So you have completed your cancer treatment and have been released to return to your “normal” life! First of all, you realize that nothing is or will be the same as it was before your cancer diagnosis. For those around you, there is no understanding about the shift that has occurred for you unless they have also experienced cancer and completed treatment.
And for those patients who find that their fears and concerns about the return of cancer are ruling and ruining their lives, it is my greatest hope that you will let your medical doctor know and request their assistance and referral in finding a professional to deal with these fears.Barbara Jaooby
It is like your cancer is viewed as something like a broken bone where you have gone through surgery to repair it, physical therapy to gain back as close to normal use as before the break but with some understanding that there might be some minimal limitations on the physical use afterwards. But, no thought is even given to how the completion of cancer treatment will never be final for the patient unlike the healing of a broken bone.
Quite often, the patient is returned to the care of their primary care physician with annual physicals being the norm. But, as any breast cancer survivor knows, there are all sorts of other things that they may experience from the various treatments that they were given long after the treatments have been completed. In addition, they might find themselves suddenly experiencing new pains, aches, swellings, etc. for which there is no apparent explanation.
Therefore, I was grateful in doing my latest research on this topic to find an article “New follow-up care guidelines released for breast cancer survivors” to help not only the patients but also medical providers with information and guidelines issued by the American Cancer Society and American Society of Clinical Oncology. This comprehensive guide is something that every patient needs to keep with their other most valued cancer information for reference whenever an issue may arise. And every patient should also be in a position to share this information with their medical team members who may not be aware of its existence and who may not deal with cancer oncology issues on a regular basis.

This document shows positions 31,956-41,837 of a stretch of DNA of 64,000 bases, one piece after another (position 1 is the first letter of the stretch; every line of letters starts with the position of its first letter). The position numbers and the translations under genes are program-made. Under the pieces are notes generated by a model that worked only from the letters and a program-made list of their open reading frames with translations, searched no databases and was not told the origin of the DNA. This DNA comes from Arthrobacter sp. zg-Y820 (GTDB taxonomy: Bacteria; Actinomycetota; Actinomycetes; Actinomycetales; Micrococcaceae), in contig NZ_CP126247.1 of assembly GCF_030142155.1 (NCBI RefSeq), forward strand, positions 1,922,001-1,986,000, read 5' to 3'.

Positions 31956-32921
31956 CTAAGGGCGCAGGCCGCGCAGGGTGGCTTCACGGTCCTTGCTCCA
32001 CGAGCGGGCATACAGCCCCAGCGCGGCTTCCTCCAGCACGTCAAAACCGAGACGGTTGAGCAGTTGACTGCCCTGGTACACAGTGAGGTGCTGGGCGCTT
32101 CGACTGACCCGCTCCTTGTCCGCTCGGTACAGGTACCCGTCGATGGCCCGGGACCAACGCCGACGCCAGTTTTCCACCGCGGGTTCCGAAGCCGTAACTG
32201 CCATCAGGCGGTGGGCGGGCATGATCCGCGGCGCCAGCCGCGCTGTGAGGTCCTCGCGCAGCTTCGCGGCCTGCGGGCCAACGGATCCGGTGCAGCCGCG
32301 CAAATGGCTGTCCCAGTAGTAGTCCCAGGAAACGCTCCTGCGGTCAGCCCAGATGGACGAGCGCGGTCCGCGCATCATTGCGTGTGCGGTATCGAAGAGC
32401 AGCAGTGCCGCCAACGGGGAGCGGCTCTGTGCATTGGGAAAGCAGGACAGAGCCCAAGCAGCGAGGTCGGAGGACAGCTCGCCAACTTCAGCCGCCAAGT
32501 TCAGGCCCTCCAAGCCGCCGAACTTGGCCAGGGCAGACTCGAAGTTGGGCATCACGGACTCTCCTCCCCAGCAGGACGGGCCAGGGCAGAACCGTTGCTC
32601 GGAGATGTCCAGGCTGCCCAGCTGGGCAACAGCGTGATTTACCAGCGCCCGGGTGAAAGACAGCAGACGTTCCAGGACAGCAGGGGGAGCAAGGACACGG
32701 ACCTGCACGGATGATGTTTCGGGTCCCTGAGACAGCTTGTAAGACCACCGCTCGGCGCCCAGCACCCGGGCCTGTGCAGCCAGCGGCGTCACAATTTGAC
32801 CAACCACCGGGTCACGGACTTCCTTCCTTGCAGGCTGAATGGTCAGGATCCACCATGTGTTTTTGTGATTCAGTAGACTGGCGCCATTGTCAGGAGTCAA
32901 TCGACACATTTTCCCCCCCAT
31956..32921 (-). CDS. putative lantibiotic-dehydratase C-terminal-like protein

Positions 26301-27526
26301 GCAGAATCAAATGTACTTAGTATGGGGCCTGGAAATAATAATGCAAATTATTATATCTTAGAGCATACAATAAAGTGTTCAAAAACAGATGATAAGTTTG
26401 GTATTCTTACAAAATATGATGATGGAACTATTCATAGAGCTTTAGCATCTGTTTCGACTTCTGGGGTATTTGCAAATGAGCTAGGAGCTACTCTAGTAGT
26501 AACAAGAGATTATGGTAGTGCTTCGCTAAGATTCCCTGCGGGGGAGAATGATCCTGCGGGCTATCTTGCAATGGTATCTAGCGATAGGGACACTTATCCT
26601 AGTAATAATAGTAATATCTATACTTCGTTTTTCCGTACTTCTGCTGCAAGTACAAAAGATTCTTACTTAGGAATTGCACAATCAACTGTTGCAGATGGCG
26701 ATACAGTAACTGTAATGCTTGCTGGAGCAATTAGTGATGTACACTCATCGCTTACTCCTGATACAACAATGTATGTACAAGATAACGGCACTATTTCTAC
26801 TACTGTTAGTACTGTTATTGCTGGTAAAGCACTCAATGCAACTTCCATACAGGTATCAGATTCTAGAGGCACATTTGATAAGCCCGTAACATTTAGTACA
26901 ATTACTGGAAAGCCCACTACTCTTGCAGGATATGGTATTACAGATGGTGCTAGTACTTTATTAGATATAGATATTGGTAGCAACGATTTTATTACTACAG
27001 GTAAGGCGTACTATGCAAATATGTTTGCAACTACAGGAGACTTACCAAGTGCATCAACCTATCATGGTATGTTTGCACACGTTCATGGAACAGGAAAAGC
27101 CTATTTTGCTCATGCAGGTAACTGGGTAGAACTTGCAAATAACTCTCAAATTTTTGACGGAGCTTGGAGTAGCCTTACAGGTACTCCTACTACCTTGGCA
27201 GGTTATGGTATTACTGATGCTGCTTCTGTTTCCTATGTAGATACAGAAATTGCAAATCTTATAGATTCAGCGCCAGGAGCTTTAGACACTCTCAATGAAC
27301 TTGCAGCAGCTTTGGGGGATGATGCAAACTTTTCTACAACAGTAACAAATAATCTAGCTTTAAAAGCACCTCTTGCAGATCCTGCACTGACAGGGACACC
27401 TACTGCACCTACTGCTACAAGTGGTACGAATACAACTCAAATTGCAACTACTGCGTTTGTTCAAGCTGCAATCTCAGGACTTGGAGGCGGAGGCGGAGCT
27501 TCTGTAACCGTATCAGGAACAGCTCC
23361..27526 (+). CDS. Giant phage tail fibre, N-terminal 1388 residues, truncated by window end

I believe that most cancer patients always have some lingering concerns about whether their breast cancer may return and metastasize regardless of how far out one has traveled from their final treatment. Whenever a survivor experiences a new twinge or change in their body or in how they are feeling, their thoughts usually run toward a fear that it might be related to their past treatment or the return of their cancer. Hopefully, they will take a beat to see whether whatever it may be goes away on its own but if not, that the guidelines can provide some help in determining its cause and engaging in conversation with your medical team, as necessary.
And for those patients who find that their fears and concerns about the return of cancer are ruling and ruining their lives, it is my greatest hope that you will let your medical doctor know and request their assistance and referral in finding a professional to deal with these fears. You deserve to get the help that you need on every level of your treatment and that includes in dealing with not only the physical but also the mental concerns that you have after treatment ends. After all, if you don’t look out for yourself, who will do so? You must be your own advocate if you want to have the best quality of life possible today and every day for the rest of your life.